News Corp. chief Rupert Murdoch tweeted support for his former employee Rebekah Brooks on Wednesday, after a story broke that the Metropolitan Police loaned the former News of the World editor a horse.
The Metropolitan Police insist that the 22-year-old horse was not given to Brooks as a gift. Instead, the police say Brooks was a "foster carer" for the animal under a program that allows people to care for service animals and ride them.
Murdoch tweeted, "Now they are complaining about R Brooks saving an old horse from the glue factory!" on Wednesday. A spokesperson for Brooks sang a similar tune and told the Associated Press that it was a "charitable act."
Brooks was the editor of the now-defunct tabloid News of the World when the paper hacked the voicemail of missing school girl Milly Dowler in 2002. The Guardian broke the news of the paper's egregious actions in the summer of 2011, which led the phone hacking scandal spiraling out of control, multiple arrests, and a very serious public outcry against members of Murdoch's media's empire, particularly Brooks.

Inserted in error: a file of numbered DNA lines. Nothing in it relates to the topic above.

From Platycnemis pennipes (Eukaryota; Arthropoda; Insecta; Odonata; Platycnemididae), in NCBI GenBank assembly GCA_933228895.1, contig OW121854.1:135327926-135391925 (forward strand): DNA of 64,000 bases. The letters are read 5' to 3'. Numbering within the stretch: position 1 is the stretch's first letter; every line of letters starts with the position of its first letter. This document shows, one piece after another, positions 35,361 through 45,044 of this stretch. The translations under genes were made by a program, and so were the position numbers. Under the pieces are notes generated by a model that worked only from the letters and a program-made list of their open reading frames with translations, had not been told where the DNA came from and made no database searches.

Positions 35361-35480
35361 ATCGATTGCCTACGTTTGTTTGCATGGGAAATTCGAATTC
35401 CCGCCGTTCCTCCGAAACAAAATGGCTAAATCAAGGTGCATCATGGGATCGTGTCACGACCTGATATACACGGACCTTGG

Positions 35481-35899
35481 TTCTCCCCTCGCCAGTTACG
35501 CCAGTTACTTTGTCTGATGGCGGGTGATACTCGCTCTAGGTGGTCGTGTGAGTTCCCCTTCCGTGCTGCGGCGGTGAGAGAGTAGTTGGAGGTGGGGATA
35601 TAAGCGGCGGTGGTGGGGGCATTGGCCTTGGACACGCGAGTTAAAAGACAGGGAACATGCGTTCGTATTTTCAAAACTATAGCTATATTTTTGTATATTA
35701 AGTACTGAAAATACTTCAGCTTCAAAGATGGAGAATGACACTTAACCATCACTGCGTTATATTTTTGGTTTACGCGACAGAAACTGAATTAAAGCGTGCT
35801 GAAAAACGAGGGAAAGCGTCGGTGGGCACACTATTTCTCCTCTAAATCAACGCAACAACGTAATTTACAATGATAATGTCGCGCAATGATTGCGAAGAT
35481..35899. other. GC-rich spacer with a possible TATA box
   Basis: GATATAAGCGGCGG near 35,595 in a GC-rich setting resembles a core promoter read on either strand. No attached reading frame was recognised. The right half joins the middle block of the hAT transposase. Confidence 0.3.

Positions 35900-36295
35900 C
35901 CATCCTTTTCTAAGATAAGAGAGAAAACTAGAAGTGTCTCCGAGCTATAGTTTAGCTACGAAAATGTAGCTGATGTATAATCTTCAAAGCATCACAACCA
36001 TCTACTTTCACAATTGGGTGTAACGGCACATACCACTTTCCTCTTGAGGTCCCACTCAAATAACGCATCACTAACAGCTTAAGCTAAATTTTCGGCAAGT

Brooks resigned from her post as chief executive of News International in July 2011 amidst phone hacking allegations. She was arrested shortly thereafter. The Guardian reported that Murdoch paid her $2.7 million and the use of an office as part of her severance package.
On Wednesday, the Leveson Inquiry investigating press ethics heard testimony that Brooks had learned of phone hacking allegations as early as 2006, after the police tipped her off that there were more than 100 phone hacking victims. James Murdoch resigned as executive chairman of News International, the British arm of News Corp. that oversaw the publication of News of the World and The Sun, the two tabloids at the heart of the phone hacking scandal.
View a timeline of the phone hacking scandal below:
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